Construction Industry Need

The Construction Industry faces the same competitive pressures and global marketplace issues that have spawned the recent spate of re-engineering in other industries. Increasing competition is forcing the industry to become more efficient and innovative. Owners, E/C contractors, subcontractors and material suppliers will benefit from a successfully reengineered EPC process.

Anticipated Value Added

This research identifies opportunities to improve the efficiency and effectiveness of the Construction Industry. Implementation of the results has the potential to reduce construction schedules, reduce project costs, diminish errors, and dramatically change the nature of the EPC process.


The purpose of this research was to redesign and rethink the existing EPC process to:

  1. Take advantage of existing methods used by owners and contractors in crisis situations.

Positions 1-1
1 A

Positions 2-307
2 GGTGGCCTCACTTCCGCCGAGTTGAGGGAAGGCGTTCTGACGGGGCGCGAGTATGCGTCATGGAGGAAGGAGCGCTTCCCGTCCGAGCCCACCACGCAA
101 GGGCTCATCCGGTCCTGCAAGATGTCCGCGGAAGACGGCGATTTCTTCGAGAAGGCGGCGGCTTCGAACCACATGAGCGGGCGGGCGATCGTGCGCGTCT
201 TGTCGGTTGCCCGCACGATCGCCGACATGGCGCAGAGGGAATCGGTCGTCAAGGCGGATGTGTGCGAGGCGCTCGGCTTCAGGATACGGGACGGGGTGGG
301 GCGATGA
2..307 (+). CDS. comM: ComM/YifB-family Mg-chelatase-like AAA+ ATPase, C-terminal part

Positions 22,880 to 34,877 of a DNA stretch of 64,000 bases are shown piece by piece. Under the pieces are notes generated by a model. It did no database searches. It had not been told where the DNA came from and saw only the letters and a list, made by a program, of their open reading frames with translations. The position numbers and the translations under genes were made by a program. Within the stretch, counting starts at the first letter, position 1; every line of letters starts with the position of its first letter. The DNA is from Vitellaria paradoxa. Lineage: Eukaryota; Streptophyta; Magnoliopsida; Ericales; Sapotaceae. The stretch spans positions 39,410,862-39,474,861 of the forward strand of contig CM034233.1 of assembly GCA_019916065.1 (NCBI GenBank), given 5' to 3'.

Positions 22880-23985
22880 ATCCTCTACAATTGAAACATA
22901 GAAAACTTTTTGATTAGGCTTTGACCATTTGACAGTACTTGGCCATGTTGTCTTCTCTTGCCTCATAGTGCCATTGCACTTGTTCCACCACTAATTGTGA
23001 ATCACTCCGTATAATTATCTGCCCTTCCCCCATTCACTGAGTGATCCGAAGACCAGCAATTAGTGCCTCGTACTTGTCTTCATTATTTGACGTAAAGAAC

2. Evaluate these methods by incorporating them in existing models of the EPC process.

The specific objectives of this research include:

  1. To identify ”crisis” approaches that can be effectively applied to the EPC process.
  2. To cooperate with RT 125, Information Management, to validate their EPC model.


This project consisted of a series of 30 case studies of “crisis” projects. The goal of the case study analysis was to identify extraordinary approaches that are used by owner and contractor firms that achieved extraordinary results. Specifically, the case studies:

  • Identify the exceptional techniques or methods used on “crisis” projects
  • Assess whether the intended special project goals were achieved (shorter schedule, reduced rework, enhanced market penetration, etc.)
  • Identify extraordinary good consequences of the techniques used (lower cost, better owner relationships, etc.)
  • Identify unexpected “bad” consequences of the technique used (lower quality, more owner risk, increase disputes, etc.)
  • Identify the principles of reengineering and how they should/can be applied to the EPC process